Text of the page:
I agree and disagree with your comment. Agree with term limits and very few politicians we can trust.
I disagree with your comment about politicians having a 'hard time' getting back to where they left off before entering public service.
Have you heard of the revolving door? There are countless politicians who leave public office only to be hired on as lobbyists, business consultants, executives for corporations, etc. This door exists in every single powerful private sector industry. If I had more time to gather the information I guarantee that I could come up with hundreds of examples of politicians smoothly transitioning into higher paid private sector jobs months after they leave public office.
Oh look at that.... opensecrets.org did have the time to track those who left public office in the 111th Congress, and tracked where they are now. Check it out here
Here is one example of mine: Robert Rubin, US Treasury of Secretary. Helps dismantle Glass-Steagall Act (one of the major reasons for the banking crisis), then retires from public office. Within a month he was an executive on the Citibank board (who also happened to profit IMMENSELY from the repeal of the glass-steagall act...how convenient!) Later on he became a big part of the Obama team, yay!
Now... if money were taken out of politics and the politicians actually represented the people, instead of corporate donors, your idea that politicians would have trouble re-entering the private sector world would probably become a possibility.
And I suppose since I decided to chime in here I should say something about this 'deficit' issue... The only deficit that America is experiencing is a democratic deficit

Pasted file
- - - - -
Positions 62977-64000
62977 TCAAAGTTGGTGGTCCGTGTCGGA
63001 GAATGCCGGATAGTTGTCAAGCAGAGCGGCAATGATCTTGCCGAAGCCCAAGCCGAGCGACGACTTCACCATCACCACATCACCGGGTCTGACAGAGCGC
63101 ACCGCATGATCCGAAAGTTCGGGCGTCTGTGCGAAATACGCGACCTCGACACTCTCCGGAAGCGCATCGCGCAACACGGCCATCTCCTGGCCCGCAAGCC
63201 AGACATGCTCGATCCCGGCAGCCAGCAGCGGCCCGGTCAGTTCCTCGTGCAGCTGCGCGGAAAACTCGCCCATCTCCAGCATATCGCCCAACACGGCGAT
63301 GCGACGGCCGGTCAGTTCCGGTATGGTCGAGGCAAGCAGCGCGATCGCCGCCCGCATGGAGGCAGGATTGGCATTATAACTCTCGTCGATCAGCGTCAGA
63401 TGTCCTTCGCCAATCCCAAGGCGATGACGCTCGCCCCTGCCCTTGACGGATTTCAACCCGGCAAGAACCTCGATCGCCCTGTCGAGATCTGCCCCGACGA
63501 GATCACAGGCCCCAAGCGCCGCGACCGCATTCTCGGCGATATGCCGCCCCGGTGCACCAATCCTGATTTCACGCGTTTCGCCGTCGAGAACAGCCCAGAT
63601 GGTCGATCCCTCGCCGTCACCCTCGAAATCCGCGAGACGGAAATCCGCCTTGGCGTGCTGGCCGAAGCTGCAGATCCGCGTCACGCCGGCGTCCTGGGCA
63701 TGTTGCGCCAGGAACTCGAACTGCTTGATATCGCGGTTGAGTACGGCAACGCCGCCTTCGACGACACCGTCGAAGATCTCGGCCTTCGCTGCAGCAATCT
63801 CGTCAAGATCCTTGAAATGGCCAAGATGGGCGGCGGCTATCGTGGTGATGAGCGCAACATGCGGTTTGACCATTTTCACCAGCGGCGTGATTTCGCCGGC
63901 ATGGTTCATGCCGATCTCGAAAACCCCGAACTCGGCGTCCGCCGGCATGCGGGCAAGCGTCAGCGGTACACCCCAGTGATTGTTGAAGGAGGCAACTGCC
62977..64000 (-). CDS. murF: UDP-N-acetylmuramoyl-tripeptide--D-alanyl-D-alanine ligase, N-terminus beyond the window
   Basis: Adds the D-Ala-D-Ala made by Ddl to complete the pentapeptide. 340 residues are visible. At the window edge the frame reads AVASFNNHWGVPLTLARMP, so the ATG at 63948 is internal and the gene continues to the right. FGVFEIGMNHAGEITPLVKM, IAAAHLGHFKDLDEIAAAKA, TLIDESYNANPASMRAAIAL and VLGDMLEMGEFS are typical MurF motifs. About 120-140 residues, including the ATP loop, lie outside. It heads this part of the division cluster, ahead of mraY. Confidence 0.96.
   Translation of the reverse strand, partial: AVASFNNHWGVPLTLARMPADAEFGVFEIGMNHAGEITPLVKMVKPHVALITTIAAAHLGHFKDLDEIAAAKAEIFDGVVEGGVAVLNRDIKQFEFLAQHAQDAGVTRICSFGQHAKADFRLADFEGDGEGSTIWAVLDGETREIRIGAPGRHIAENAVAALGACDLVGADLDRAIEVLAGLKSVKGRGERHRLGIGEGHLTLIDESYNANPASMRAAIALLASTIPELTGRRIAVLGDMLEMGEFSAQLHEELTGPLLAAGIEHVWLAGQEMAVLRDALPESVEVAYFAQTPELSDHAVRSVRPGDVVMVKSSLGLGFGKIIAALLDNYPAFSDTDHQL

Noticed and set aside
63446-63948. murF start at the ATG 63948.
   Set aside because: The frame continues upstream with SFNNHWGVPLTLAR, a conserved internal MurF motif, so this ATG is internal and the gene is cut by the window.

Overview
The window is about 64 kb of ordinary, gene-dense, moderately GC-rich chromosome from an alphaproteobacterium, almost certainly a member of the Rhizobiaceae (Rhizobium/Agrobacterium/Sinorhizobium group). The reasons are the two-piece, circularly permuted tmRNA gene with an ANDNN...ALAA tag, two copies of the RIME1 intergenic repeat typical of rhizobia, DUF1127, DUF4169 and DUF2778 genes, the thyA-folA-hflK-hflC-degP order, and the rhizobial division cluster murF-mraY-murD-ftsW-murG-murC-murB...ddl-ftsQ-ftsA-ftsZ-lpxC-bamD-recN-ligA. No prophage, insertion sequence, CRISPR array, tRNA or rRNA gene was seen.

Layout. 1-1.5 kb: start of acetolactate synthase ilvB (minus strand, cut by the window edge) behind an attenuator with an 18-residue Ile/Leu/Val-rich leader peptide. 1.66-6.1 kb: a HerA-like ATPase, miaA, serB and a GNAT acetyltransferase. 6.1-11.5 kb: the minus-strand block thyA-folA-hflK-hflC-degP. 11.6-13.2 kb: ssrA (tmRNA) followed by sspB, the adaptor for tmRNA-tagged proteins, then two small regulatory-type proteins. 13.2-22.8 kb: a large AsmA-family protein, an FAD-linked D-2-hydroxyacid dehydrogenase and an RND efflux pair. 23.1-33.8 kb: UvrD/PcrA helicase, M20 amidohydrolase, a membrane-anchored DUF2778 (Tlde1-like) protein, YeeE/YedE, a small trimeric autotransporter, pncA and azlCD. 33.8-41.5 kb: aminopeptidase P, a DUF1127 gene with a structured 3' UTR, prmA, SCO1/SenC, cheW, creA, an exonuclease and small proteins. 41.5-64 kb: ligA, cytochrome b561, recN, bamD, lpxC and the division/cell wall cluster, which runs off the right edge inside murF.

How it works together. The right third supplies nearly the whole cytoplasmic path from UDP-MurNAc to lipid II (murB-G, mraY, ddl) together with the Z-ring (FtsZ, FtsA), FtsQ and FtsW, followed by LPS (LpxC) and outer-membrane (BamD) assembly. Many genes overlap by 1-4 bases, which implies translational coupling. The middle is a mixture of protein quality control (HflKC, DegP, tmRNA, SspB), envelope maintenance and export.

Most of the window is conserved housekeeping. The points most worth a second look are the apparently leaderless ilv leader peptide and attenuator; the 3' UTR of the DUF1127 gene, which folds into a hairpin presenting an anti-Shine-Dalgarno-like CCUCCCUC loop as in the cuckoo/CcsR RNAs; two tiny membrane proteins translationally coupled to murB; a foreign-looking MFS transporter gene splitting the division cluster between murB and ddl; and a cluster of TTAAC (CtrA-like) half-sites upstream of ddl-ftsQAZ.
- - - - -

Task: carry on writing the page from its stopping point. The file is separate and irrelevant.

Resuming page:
- the enormous gap between public wishes and government policy.
The debt ceiling 'crisis' is a manufactured crisis. I think Paul Craig Roberts summarized it best... check it our here
Independent economists have been talking about this for some time now. Edward Herman and Robin Hahnel called it the "balanced budget ploy": Excessive military spending, offshoring jobs, and huge tax cuts for corporations and uber-rich create massive deficits... this then turns into irrefutable evidence for the need to reduce out of control spending. Except they (the oligarchy) takes aim at social programs - like welfare, education and health care... regardless of the fact that this spending is tiny in comparison to the military/security industries, tax cuts and loopholes for corporations and uber rich, and the trillions of dollars spent to bailout the banking conmen's 'mistakes'. And regardless of the fact that the 'entitlements' are funded through a payroll tax, and have hardly anything to do with the current deficit problems.
The sad part is that next year the majority of the American voters will most likely line up like little sheep and continue to vote for the same corporate sock-puppets who are helping the oligarchy lie, cheat and steal away our future. (And that includes all of you Obama fans, in case you haven't yet figured out who the Trojan horse really is.) But who knows... cutting these social programs may just create the spark needed for the people to finally stand up and say enough - a la Egypt style. It's a far shot, but ya never know. (So, there, cayo! I left a post with a positive outlook, instead of a 'cynical' one.